In 2010, the Conservative-Liberal Democrat coalition government promised a ‘rehabilitation revolution’ in English and Welsh prisons. But, over the past five years, detention centers, youth offender facilities and prisons in England and Wales have seen squalid overcrowding leading to conditions deteriorating to their worst level for 10 years.
In prisons, murder rates are at their highest levels in a decade. Political and policy failures in jails have seen a 69 percent rise in self-inflicted deaths. The depressing reality is that the conditions at Medway may not be anomalies.
Staff shortages and a rising prison population have contributed to a significant overall decline in safety. Last summer, prison officers at Wormwood Scrubs took the Chief Inspector of Prisons, Nick Hardwick, to prison cells so vile that the officers told him: “I wouldn’t keep a dog in there.” Hardwick found filthy cells in cockroach-infested wings. “It cannot go on like this. The cost is unsustainable. The profound effects on rehabilitation outcomes are unsustainable,” said Hardwick.
The typical portrayal of a British prison in the tabloid press is of a luxury hotel where staff see to the every needs of a criminal population. Yet, most cells are so small that you can practically touch both walls. As one person eats their meals on the table the other has to eat it on the bottom bunk next to the toilet. Cuts to funding have meant that many prison services have disappeared. Training and education activities now seldom take place. A fifth of the prison population spend less than two hours a day out of their cells.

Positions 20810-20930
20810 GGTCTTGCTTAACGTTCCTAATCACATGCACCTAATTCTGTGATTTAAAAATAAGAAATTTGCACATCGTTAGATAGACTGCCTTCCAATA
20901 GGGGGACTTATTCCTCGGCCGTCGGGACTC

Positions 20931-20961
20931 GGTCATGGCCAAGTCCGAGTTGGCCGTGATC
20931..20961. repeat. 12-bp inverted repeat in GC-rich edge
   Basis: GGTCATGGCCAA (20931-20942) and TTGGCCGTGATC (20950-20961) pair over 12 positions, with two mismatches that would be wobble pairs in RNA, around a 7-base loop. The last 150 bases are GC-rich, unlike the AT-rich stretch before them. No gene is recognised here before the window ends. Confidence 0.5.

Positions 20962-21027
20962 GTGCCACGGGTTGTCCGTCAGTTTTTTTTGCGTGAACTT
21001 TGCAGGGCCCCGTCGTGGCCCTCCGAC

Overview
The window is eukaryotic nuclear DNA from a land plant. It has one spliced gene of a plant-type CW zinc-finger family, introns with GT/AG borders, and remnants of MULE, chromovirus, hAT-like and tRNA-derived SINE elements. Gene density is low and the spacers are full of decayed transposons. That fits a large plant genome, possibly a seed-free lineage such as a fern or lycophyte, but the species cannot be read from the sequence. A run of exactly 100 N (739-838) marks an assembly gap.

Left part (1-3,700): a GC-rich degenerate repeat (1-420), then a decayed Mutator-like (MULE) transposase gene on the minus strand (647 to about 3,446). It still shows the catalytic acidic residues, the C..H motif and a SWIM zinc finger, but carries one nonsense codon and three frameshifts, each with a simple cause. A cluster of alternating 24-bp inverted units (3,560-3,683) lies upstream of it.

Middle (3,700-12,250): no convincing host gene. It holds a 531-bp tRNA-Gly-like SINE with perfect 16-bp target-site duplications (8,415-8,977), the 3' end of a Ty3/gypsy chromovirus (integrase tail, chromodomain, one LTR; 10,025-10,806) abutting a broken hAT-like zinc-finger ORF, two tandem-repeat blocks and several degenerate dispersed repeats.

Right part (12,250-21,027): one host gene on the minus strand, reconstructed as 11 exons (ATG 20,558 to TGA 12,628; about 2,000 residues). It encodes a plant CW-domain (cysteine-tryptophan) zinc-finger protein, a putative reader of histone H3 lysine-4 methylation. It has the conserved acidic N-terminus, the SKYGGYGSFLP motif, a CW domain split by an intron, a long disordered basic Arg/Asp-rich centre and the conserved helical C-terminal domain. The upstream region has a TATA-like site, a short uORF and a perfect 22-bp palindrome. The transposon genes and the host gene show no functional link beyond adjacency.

While prison conditions are drastically deteriorating the government has taken away the right of prisoners to have free legal representation to challenge the conditions under which they are held. The government’s 2012 Legal Aid, Sentencing and Punishment of Offenders Act took this right away.
At the same time, the government has also increasingly encroached upon the work of the “independent” prisons inspectorate. Two weeks ago, Nick Hardwick, Chief Inspectorate of Prisons, revealed that the previous Justice Secretary Chris Grayling had attempted to influence the contents of previous reports on conditions in immigration removal centers, youth offender facilities, and prisons. The Ministry of Justice has also tried to control the Chief Inspectorate’s budget, causing Hardwick to claim that the department is seeking to keep certain places of detention out of view from public scrutiny. Nick Hardwick stepped down with an attack on the Ministry of Justice for compromising the independence of Britain’s prison inspectorate by demanding “day-to-day control.”
Independent inspections are vital to safeguarding the protection of detainees, who are detained as punishment, not for punishment. The attempts of this government to slowly strip mechanisms of accountability are striking. The G4S abuses at Medway are just the tip of the iceberg, and clearly demonstrate the need for oversight over all places of detention, and over the implications of government policies in prisons, immigration centers, and youth custody facilities.